A child psychologist is a professional who is trained in the psychological processes of children. They’re also experts in how the minds and behaviors of children differ from adults.
Typically, a child psychologist will have a master’s degree or, more commonly, a doctoral degree in psychology. They usually also have extensive clinical experience as part of their degree program.
What does a child psychologist do?
In general, child psychologists are either predominantly practice-based or research-based. Those who practice typically work directly with children and their families. They may diagnose psychiatric conditions, administer psychological tests and screenings, and oversee treatments.
A research-based child psychologist conducts research into the psychological processes of children. They are typically affiliated with a university or institute that funds and oversees such research.
They work to advance the field of knowledge by creating, conducting, and analyzing studies on the mental development of children.
(Note — a child therapist is not the same thing; child therapist is a general term you can read more about here.)
How can a child psychologist help my child?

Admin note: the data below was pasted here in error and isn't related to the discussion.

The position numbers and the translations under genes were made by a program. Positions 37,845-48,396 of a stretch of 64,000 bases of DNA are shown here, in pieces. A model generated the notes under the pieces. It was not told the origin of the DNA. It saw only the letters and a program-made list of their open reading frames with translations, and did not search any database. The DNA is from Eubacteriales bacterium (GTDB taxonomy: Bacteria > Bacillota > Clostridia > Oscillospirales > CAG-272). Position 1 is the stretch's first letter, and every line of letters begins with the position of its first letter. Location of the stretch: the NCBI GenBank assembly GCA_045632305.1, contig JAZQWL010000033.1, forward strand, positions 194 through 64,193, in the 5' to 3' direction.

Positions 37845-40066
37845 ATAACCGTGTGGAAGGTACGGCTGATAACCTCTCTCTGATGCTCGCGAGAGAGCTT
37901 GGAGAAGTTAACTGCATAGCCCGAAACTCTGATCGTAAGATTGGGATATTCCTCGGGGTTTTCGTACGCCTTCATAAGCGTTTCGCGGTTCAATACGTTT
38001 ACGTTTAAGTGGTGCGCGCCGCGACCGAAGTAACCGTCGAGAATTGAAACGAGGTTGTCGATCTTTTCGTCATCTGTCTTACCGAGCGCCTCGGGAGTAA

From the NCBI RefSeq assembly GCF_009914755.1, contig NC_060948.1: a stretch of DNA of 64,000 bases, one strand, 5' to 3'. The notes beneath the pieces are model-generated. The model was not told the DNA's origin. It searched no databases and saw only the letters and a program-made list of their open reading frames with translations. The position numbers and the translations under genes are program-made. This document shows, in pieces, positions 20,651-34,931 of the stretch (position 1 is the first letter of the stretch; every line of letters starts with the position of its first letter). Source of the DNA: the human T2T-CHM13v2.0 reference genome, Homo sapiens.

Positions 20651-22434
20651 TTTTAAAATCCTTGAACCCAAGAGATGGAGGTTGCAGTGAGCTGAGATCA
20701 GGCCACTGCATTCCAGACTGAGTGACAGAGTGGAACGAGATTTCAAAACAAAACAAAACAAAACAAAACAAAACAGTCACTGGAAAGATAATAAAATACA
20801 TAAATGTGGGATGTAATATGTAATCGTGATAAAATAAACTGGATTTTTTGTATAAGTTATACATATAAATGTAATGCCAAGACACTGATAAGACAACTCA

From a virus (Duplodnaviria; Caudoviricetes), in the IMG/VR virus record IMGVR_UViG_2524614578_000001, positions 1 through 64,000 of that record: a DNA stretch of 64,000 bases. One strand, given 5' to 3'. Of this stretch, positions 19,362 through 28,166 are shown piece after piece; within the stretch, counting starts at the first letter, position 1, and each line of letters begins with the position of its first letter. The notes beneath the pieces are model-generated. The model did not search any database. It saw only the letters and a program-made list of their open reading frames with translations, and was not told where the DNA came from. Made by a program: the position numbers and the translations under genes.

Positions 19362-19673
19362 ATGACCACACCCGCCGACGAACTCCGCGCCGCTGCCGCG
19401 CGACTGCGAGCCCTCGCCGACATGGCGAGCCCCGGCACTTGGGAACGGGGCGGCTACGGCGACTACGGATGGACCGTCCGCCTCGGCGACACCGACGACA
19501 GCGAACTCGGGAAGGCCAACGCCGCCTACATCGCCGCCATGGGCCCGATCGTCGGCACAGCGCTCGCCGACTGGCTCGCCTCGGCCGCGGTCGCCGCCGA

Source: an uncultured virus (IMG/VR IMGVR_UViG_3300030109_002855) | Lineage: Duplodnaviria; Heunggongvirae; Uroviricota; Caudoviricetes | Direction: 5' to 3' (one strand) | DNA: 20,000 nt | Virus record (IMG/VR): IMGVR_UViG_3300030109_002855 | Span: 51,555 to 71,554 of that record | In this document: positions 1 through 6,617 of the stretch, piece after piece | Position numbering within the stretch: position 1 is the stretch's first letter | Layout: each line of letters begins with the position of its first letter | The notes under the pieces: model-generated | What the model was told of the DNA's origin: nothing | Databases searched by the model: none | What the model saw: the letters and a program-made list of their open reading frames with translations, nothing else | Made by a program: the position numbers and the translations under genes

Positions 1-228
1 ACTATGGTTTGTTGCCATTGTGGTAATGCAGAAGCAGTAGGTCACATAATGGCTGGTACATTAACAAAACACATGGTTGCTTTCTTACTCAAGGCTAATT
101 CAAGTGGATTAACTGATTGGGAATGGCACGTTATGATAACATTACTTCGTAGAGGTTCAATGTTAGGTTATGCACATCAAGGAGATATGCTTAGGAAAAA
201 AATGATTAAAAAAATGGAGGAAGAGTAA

A child psychologist can help in a variety of ways. First, they can diagnose learning or behavioral disorders. If your child is struggling in one of these areas, they can help pinpoint the specific cause(s) of the problem.
Second, they can administer psychological tests and screenings. This is related to the previous point but is an important addition. Sometimes a pediatrician may suspect a child has autism, but will refer the family to a child psychologist for a more specialized assessment. For school-aged children, their IEP team may also use that formal data as part of the IEP process.
Third, and probably most importantly, they can help formulate a treatment plan for your child. If your child is suffering from a behavioral or thought disorder, they can suggest specific coping strategies and treatment goals. They can also help monitor progress towards those goals.
Can a child psychologist prescribe medication?
No. Child psychologists are typically PhDs (doctors of philosophy), not medical doctors (MDs). Therefore, they can’t prescribe medication.
If your child would benefit from medication as part of their treatment for a psychological disorder, you will need to see either your pediatrician or a psychiatrist. A psychiatrist is a medical doctor who specializes in diagnosing and treating behavioral and thought disorders.
It isn’t uncommon for a child to see both a psychologist for counseling and therapy and a psychiatrist for medication management.
Ultimately, there are many different child specialists who can help your child thrive when things prove challenging. Professionals should work cooperatively with the child and parents, as well as with one another, to provide the child with the greatest chance of success.